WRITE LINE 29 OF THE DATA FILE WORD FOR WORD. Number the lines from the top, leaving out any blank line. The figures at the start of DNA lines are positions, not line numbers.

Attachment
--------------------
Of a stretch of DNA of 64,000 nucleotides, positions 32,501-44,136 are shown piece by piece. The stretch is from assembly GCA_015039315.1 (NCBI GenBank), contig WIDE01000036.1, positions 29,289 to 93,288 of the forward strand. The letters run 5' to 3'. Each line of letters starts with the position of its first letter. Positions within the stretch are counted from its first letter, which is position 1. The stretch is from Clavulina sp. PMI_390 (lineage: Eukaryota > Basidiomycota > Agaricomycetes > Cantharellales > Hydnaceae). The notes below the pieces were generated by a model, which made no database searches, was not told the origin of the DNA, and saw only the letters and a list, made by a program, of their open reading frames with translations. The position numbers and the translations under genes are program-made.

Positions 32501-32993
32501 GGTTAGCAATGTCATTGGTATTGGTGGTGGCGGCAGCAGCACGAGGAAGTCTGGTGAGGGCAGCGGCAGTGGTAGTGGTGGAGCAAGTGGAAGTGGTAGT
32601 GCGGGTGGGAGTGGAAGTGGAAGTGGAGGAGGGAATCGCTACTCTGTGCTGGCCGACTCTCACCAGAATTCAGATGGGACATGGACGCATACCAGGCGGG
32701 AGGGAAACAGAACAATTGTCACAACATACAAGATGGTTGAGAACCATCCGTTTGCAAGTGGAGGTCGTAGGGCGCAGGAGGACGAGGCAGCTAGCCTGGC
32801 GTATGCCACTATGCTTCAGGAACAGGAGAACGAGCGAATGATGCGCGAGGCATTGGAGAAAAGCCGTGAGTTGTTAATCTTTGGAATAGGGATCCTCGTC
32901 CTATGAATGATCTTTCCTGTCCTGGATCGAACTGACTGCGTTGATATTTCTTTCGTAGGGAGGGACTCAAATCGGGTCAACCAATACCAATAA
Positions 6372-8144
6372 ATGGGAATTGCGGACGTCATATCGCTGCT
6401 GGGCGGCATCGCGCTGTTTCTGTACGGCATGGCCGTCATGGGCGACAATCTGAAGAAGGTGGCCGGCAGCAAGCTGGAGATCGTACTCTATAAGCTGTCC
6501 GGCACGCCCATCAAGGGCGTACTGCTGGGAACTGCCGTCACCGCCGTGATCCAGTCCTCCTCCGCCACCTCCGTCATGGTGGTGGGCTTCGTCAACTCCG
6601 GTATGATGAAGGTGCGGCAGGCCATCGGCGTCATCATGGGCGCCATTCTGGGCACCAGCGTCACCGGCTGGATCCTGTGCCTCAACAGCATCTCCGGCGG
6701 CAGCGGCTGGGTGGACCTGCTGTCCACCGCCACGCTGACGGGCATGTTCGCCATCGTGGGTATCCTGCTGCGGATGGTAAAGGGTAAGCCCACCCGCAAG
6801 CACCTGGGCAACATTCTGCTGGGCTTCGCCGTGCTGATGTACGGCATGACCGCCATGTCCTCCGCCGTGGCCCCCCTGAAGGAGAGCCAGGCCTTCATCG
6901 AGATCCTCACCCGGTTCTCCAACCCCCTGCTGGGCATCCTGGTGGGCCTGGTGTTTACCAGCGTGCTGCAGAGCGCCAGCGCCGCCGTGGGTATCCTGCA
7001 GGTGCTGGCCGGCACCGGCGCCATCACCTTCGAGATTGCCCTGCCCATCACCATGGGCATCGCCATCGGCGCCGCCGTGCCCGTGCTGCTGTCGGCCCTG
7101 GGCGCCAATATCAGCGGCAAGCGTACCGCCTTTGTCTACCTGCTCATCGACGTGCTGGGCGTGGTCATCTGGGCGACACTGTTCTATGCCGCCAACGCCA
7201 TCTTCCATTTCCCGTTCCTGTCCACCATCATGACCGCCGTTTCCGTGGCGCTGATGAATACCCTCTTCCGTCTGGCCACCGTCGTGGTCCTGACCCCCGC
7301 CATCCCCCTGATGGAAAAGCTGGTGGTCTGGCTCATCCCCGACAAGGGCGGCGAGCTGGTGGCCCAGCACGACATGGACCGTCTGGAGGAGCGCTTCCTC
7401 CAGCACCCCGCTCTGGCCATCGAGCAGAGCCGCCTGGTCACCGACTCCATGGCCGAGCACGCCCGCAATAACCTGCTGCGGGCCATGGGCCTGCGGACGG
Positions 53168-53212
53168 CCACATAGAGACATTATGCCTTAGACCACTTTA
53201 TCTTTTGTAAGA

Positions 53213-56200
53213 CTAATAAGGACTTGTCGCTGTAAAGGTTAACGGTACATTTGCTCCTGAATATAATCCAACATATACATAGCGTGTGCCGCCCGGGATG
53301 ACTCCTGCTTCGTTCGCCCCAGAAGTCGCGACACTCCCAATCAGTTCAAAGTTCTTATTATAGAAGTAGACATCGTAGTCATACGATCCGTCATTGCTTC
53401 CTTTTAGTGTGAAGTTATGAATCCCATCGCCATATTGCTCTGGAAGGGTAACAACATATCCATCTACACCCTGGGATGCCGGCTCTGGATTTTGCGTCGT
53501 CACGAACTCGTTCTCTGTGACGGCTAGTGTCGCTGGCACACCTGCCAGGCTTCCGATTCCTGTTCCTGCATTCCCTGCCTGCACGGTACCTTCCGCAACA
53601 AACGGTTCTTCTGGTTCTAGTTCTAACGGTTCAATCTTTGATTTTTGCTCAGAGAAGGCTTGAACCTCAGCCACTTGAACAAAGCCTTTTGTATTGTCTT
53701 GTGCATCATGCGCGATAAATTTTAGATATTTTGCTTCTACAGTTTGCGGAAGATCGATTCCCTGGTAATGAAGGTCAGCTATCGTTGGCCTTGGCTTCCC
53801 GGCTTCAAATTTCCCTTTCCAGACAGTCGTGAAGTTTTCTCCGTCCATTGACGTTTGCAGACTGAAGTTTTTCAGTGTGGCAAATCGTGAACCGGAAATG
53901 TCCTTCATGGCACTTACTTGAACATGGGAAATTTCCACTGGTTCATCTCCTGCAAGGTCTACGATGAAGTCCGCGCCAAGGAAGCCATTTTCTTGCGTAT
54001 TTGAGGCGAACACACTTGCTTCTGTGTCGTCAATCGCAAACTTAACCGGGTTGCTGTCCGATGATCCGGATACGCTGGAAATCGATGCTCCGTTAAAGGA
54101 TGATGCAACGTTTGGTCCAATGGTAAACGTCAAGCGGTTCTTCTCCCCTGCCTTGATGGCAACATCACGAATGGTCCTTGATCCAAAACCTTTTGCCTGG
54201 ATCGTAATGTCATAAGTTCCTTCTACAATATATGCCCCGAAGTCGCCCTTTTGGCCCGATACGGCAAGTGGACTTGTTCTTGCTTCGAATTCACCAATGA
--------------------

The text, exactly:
53601 AACGGTTCTTCTGGTTCTAGTTCTAACGGTTCAATCTTTGATTTTTGCTCAGAGAAGGCTTGAACCTCAGCCACTTGAACAAAGCCTTTTGTATTGTCTT